Arisaig to Mallaig

Although we’d received negative comments from fellow sailors about Mallaig, we found it delightful. It was a working fishing town much like Newgale in southern Cornwall, but much more accepting of sailors now the new EU funded marina has opened just north of the harbour. A new continental looking shower facility had been opened only 9 weeks before, with a bakery next door and a teepee shaped Pizza hut, which opened from Friday to Sunday. There were numerous fish restaurants and cafés….and a train station with a good connection to Fortwilliam and Glasgow, but more romantically Mallaig is  the final destination for The Jacobite, the famous steam train that featured as the Hogwart’s Express in “Harry Potter and the Philosopher’s Stone”.

The voyage to Mallaig was cold, wet and windy, so we set the jib with light motor and soon knocked off the 11nm. There is a traffic light system to get into the harbour to regulate and give priority to the frequent Caledonian MacBrayne ferry connections.     The winds by the time we arrived were gusting force 6, yet the marina was very sheltered and we hardly noticed – quite a contrast from Arisaig, so we started planning our next two days. I was keen to travel on  the Hogwart Express and Ros was keen to visit Knoydart so this set the scene.


West Coast Railways, operators of “The Jacobite” provided the steam engine and the carriages for the “Hogwarts Express”.

The leaflets claim that The Hogwart Express round trip of 84 miles is the greatest railway journey in the world. It was stunning with magnificent scenes over Arisaig and Loch nan Ceall where we’d moored earlier, past the expansive beaches of Morar where Joanna & Dan had a rendez-vous with Andrew and family three years earlier.  And the highlight – passing over the Glenfinnan viaduct which featured in our Warner Brother studio tour of the Harry Potter set at Leavesdon  with Hugh and Percy two years ago. We had been filmed and photographed flying over the same train and reservoir in Harry’s father’s old Ford Anglia. As we approached Fortwilliam, we got a glimpse of the famous Staircase Lock system on the Calidonean canal – a preview of our impending trip in September when we plan to sail across to the East Coast.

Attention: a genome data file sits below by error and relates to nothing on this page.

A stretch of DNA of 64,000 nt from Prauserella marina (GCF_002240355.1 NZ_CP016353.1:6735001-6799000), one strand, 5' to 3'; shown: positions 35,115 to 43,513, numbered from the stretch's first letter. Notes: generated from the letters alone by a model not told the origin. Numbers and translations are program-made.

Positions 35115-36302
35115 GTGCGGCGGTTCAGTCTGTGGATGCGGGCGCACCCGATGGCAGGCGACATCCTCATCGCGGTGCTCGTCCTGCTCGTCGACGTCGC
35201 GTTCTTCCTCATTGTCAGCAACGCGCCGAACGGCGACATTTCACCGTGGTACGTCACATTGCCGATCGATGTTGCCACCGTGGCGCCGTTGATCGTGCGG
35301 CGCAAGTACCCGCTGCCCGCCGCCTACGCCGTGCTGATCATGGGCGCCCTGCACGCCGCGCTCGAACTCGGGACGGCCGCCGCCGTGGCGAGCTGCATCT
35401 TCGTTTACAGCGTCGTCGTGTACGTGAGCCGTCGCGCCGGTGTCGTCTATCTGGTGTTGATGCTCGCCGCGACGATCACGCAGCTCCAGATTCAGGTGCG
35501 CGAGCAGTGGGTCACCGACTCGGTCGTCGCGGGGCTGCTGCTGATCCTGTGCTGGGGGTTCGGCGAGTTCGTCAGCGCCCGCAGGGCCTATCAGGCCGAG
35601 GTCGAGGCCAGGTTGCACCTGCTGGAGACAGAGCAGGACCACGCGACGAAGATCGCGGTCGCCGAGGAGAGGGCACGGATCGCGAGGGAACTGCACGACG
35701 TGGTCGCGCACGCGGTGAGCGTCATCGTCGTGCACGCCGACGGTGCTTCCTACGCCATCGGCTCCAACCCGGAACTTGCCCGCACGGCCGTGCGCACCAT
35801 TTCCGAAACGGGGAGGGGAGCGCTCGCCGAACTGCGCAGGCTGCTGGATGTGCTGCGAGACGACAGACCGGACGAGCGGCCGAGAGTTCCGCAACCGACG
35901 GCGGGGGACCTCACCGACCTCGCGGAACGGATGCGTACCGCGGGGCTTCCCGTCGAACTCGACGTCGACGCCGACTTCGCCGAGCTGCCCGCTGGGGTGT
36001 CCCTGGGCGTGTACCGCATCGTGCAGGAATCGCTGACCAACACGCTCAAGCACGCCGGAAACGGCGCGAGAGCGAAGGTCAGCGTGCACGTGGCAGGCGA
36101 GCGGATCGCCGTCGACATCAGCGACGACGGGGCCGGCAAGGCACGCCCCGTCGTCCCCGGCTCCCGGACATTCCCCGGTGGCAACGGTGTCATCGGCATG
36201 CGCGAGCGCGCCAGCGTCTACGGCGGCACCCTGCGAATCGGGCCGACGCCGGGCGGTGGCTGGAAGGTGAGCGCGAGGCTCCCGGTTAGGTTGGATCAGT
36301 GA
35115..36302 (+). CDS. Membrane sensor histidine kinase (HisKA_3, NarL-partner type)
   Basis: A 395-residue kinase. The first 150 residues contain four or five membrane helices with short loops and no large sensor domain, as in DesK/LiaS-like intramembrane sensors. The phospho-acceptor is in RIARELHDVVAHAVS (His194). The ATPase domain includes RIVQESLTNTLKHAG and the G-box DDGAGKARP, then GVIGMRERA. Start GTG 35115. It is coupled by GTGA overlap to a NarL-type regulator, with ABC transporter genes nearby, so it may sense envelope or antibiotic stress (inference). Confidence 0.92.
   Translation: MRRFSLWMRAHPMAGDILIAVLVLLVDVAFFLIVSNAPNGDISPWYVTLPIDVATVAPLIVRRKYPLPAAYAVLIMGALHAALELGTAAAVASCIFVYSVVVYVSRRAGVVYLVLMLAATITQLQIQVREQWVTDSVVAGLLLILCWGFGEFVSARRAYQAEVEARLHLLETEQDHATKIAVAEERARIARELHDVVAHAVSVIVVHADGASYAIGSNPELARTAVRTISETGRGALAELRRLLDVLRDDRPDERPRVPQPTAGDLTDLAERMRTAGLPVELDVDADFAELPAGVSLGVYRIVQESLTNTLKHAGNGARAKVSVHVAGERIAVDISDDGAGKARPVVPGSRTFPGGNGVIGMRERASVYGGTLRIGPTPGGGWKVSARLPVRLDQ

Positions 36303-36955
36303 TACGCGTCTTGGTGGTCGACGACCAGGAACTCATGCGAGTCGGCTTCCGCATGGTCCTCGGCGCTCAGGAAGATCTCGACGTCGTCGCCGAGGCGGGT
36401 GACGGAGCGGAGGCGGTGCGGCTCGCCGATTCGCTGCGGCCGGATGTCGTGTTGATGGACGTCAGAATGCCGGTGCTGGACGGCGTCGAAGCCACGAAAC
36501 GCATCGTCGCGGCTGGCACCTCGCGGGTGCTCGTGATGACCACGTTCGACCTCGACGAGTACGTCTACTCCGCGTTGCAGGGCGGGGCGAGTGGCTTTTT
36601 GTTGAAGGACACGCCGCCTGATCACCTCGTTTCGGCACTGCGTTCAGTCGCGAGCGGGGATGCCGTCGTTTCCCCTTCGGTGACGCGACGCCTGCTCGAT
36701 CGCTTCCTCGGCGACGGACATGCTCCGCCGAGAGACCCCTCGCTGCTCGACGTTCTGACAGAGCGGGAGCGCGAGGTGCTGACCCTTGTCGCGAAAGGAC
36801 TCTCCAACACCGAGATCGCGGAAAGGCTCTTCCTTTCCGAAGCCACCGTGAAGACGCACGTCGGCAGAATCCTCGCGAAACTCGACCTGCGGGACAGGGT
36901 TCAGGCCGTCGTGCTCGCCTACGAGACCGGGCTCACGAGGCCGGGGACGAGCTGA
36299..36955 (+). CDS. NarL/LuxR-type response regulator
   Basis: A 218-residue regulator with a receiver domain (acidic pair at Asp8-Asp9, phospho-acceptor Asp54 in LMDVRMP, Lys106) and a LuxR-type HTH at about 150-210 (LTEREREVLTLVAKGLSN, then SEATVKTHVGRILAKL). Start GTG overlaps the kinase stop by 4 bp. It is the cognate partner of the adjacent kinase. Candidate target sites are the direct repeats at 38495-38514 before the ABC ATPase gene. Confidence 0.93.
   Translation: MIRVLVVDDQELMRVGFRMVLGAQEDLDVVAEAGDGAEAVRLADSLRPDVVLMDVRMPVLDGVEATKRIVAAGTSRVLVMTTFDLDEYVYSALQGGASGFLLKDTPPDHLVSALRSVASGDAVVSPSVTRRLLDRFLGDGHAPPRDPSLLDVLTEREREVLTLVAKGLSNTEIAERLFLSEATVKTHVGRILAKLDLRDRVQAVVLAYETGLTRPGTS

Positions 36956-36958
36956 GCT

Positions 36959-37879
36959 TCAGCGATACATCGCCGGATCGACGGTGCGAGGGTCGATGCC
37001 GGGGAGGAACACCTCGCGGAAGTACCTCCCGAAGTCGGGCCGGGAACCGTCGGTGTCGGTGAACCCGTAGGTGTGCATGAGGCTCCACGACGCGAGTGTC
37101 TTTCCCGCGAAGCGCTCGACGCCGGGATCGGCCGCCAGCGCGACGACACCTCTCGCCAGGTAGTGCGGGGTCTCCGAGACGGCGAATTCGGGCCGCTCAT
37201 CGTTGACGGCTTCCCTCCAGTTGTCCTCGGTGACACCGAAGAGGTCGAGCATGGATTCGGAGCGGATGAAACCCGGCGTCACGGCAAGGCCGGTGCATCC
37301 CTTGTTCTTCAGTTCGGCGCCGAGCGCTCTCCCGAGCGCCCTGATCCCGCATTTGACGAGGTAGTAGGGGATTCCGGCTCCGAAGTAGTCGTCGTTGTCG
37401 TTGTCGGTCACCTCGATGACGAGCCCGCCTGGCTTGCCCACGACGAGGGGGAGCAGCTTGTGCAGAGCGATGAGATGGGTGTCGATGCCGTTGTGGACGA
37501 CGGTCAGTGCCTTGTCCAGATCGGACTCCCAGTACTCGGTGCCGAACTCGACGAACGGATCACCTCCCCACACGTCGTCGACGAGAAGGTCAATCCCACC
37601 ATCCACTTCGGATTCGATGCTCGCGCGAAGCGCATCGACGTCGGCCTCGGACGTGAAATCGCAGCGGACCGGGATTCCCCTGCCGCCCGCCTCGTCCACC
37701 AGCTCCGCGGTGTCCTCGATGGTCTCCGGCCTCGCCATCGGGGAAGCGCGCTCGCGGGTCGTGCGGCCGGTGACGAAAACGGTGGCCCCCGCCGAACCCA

Morar Beach


Glenfinnan viaduct

WarnerBrosWhen we flew over 2 years earlier with Hugh & Percy!

We had 18 minutes to buy tickets and catch the conventional train back to Mallaig, so we did not have time to look around Fortwilliam, but we could see the promise of this, and climbing Ben Nevis, shrouded in cloud nearby, for when we return in September. Interestingly the diesel train slowed down on the viaduct on the way back to allow passengers plenty of time to take photographs.

On our return to Mallaig we went straight to the Cornerstone Restaurant renowned for its very fresh seafood.

IMG_1734Starters at the Cornerstone Restaurant in Mallaig

England were playing Slovakia in the European cup so while Ros returned to Milo, I went to the Marine Hotel bar to watch the football. This turned out to be quite a social experience, meeting Alan and Joanna Stewart from Glasgow and Dougle and Sophie from Dumfies and Cardiff respectively. The football was not terrible exciting, but the conversations more than made up for it.

IMG_1738 Joanna, Alan, Sophie and Dougle in the Marine Hotel having a natter after the football





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